New CEO John Flannery has been looking to downsize General Electric, which many investors believe has grown too big and convoluted over the years to include segments like electric power, aviation, transportation, health care. The company’s stock price plummeted by more than 50 percent in 2017.

The deal with Wabtec uses a complicated financial maneuver to avoid a big tax bill — and it is a possible blueprint for future GE divestitures.

 

General Electric will sell a portion of the assets of GE Transportation to Wabtec, spinning off another portion to GE shareholders, and then merge this portion with Wabtec. It’s an arrangement that allows for $1.1 billion in tax savings, if the IRS approves, the companies said.

 

Wabtec agreed to pay GE Transportation $2.9 billion in cash for the assets, and then Wabtec shareholders will get 49.9 percent of shares in the combined company. GE shareholders will retain about 40 percent and General Electric will get about 10 percent ownership interest in the combined company.

 

Wabtec’s corporate headquarters will remain in Wilmerding, and Mr. Betler will remain Wabtec’s president and CEO.

 

GE Transportation’s assets will be folded into Wabtec's freight subsidiary, which will be headquartered in Chicago. Rafael Santana, GE Transportation’s president and CEO, will lead that segment. He said GE is seeing growth in rail traffic and “recent promising orders for new and modernized locomotives.”

Mr. Betler has long wanted to use Wabtec’s advanced signaling, software and communications systems to bring rail networks into the 21st century. For example, Wabtec makes positive train control systems, a safety feature that can take control of locomotives to prevent accidents caused by human error.

Congress has required the installation of positive train control on the entire U.S. passenger rail network and freight railroads that carry hazardous substances.

 

Wabtec already supplies equipment to GE's locomotives, some of them carrying as much as $250,000 each in Wabtec-built compressors, brakes, electronics and automated control systems.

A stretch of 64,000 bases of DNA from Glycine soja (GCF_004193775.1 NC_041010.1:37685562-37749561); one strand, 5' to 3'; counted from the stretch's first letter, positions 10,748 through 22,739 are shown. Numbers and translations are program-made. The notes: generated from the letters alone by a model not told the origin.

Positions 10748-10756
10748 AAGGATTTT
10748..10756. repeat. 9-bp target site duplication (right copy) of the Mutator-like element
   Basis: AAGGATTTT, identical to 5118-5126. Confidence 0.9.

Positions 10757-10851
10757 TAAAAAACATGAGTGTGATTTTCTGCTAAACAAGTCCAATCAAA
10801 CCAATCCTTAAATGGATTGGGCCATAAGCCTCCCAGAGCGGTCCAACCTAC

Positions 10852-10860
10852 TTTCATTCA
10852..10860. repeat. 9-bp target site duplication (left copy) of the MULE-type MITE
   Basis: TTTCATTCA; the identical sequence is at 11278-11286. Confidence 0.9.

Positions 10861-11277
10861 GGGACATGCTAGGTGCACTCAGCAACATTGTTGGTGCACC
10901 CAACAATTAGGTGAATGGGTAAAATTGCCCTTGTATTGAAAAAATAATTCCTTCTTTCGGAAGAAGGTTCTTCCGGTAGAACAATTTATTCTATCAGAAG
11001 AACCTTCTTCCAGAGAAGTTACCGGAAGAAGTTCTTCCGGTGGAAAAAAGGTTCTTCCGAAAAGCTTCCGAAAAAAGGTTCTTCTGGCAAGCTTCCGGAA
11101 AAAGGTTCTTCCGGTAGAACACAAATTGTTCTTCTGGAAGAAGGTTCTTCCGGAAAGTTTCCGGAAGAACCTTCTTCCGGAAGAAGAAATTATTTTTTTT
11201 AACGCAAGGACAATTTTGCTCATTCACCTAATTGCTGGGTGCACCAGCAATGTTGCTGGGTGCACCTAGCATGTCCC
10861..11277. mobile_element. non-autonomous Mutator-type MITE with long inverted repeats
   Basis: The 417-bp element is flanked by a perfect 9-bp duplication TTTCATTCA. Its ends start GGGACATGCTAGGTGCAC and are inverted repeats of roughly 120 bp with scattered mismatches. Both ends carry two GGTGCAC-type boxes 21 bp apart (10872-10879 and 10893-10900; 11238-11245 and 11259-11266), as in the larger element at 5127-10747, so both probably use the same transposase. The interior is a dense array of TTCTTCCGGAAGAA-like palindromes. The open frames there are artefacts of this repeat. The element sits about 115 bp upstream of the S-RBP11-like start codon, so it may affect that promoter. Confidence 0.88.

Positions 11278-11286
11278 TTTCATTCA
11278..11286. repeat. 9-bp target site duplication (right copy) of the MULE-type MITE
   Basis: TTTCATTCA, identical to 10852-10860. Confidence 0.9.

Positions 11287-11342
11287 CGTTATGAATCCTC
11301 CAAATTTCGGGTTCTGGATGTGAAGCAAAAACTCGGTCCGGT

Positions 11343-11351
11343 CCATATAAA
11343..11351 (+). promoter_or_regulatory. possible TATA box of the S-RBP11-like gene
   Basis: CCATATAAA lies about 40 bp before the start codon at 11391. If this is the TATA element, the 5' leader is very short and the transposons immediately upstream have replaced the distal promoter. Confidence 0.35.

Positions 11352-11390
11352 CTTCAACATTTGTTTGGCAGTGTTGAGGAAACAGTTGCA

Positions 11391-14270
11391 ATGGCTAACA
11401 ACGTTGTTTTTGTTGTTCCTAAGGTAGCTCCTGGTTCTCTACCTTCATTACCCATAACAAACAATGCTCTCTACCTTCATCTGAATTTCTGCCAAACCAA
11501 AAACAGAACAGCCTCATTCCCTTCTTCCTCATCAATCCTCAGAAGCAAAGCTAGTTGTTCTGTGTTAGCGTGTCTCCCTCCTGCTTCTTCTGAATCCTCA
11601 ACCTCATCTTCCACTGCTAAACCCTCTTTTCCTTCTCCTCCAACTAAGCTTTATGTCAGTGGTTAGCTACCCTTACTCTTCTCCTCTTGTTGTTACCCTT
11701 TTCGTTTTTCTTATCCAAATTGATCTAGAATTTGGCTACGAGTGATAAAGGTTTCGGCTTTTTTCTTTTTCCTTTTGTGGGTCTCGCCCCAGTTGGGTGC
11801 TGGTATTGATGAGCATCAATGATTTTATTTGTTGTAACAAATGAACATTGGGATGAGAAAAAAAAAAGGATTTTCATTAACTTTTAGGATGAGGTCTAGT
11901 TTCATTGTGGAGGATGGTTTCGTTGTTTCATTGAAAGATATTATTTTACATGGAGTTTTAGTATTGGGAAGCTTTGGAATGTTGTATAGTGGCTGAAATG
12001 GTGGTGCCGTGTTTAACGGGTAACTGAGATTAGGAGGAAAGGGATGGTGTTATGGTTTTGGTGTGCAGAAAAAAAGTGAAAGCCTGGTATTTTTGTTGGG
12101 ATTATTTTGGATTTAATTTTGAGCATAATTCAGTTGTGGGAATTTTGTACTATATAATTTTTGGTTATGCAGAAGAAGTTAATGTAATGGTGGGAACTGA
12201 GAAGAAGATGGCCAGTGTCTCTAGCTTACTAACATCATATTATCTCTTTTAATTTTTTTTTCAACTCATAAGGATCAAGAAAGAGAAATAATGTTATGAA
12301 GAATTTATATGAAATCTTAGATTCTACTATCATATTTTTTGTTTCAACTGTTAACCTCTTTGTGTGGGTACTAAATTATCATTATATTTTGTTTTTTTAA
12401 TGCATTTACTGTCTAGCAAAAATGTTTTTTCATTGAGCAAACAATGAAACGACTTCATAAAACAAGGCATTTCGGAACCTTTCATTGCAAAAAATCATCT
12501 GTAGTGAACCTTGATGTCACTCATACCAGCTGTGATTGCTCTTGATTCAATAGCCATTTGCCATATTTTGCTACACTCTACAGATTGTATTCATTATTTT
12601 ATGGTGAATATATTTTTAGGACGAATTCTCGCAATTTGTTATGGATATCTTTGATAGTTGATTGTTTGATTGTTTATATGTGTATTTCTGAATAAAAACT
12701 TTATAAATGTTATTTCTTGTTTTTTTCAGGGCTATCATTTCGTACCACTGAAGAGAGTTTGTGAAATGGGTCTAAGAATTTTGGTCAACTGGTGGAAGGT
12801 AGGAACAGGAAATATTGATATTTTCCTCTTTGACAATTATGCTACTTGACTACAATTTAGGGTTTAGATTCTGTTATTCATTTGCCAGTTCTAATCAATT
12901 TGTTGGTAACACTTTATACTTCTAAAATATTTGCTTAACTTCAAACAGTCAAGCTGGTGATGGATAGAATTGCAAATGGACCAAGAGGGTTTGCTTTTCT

Financial analysts flagged the issue of debt. The acquisition "raises the potential for the company's already stretched credit," according to a report from S&P Global Ratings, which placed Wabtec's credit rating on a watch list until further notice.

 

Workers were cautiously optimistic.

 

GE Transportation announced last year it planned to move production of locomotives from an Erie factory to Fort Worth, Texas, putting as many as 575 jobs in jeopardy.

 

“There’s potentially a good outcome for Erie in this,” said Scott Slawson, president of the United Electrical, Radio & Machine Workers of America Local 506, which represents workers at that plant. “Instead of losing work, for a change, maybe we’ll gain work.”

 

Mr. Slawson, who led protests in April outside GE’s annual investor meeting in Imperial, said he is relieved that GE Transportation is merging with a Pennsylvania-based company in similar markets. Wabtec employs 700 people in the Pittsburgh region.

 

“It’s not like we’re dealing with someone who doesn’t understand locomotives,” he said. “There are some positive vibes about that.”

 

Daniel Moore: dmoore@post-gazette.com, 412-263-2743 and Twitter @PGdanielmoore